E3 2021 has come and gone, lighting our videogame release radar up with little blips like Hudson pointing his motion tracker up at the ceiling in Aliens. Technically, E3 isn’t even over – Witchercon, Tennocon, Nacon Connect, and EA Play will keep us stacked with trailers until Gamescom. It really has been a bizarre couple of years.
While few would call it a classic, there’s no denying that there were plenty of highlights at this year’s digital showcase. We got gameplay and a release date for Elden Ring, Starfield still exists and its trailer somehow managed to lend Elder Scrolls 6 the headlines again, and we saw a lot of Halo Infinite’s multiplayer.
But the difficulties triple-A development has faced during the global pandemic left plenty of gaps in publisher showcases, and indie games dutifully filled the gap. There were hundreds of indie reveals over the course of the whole show, and while most are still in their infancy, a handful of the debutants are set to release in 2021. From airborne city builders and revived indie classics, to cyberpunk ARPGs and top-down Soulslikes, there’s a little something for every type of PC gamer.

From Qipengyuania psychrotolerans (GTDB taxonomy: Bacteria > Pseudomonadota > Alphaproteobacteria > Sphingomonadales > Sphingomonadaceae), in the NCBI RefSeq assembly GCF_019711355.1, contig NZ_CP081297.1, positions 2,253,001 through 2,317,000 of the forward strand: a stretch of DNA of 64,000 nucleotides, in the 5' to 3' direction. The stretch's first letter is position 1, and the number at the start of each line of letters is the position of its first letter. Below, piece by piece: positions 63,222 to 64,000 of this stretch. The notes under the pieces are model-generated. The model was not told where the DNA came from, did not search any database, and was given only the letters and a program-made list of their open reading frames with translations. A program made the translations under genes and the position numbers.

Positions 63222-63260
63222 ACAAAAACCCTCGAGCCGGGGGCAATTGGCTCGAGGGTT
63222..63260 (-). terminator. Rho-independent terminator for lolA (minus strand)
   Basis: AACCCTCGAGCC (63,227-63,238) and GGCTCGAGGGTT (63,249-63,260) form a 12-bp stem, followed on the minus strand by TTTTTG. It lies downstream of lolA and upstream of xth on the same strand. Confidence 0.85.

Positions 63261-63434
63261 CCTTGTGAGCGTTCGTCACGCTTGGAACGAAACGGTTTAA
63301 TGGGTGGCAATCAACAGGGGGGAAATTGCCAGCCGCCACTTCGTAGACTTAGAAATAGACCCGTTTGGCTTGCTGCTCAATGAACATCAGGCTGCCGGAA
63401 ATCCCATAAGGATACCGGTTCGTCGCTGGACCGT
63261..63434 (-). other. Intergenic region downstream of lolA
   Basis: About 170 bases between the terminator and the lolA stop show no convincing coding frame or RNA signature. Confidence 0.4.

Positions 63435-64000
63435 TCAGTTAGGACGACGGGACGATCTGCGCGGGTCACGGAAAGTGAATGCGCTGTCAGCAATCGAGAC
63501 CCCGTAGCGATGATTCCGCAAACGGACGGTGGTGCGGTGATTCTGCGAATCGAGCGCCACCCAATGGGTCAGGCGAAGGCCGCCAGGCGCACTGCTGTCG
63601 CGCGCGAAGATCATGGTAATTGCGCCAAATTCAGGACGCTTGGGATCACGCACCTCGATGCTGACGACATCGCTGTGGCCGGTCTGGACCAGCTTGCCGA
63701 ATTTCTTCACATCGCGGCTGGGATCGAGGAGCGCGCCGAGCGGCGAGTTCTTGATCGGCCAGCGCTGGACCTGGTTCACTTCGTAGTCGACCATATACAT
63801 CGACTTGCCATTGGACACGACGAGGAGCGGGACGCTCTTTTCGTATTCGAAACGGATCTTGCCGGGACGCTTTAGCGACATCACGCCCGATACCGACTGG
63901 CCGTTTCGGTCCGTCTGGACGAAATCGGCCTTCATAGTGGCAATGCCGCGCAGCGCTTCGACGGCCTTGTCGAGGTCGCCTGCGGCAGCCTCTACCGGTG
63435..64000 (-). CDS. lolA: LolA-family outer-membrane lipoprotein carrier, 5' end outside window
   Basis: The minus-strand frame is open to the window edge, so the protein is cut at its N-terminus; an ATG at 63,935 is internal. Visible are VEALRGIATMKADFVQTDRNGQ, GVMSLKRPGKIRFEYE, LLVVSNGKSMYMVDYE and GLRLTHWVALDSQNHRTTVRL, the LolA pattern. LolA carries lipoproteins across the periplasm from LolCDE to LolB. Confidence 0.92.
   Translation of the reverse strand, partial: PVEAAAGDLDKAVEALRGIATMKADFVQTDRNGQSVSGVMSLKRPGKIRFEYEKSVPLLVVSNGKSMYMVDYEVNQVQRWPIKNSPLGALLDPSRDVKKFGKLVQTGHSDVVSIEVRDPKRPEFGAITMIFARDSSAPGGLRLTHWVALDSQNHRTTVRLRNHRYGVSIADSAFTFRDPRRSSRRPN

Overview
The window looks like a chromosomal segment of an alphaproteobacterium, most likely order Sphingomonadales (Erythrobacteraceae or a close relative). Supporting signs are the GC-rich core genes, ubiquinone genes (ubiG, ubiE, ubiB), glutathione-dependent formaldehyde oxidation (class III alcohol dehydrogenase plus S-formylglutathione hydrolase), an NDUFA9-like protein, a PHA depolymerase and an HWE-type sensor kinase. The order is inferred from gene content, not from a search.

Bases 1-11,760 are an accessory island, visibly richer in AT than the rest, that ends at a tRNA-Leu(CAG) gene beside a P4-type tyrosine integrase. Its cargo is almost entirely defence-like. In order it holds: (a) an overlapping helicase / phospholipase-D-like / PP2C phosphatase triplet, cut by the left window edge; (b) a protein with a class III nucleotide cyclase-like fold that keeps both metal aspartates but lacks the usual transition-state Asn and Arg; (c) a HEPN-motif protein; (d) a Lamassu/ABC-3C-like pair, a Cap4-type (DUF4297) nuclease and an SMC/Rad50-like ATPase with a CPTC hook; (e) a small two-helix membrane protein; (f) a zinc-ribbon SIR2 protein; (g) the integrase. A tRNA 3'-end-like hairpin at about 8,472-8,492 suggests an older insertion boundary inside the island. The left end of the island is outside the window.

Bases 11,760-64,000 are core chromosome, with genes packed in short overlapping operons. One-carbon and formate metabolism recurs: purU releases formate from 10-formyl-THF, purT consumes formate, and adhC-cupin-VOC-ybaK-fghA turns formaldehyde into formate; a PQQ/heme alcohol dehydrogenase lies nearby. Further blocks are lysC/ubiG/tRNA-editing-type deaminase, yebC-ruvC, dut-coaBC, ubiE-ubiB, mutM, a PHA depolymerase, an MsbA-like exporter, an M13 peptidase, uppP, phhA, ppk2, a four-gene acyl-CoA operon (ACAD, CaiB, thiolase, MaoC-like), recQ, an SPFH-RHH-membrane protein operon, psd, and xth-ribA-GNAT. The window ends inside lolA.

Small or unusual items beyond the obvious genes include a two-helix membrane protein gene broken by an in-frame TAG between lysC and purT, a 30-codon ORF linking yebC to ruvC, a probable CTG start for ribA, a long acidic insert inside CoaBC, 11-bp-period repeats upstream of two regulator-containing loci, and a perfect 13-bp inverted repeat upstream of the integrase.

You might not even need us for these indie roundups if studios keep making Steam demos. Before that’s the case, though, we can still serve a purpose by acting as glorified calendar reminders, giving you a nudge about nine of the best looking indie games set to release in July.
Black Skylands – 9 July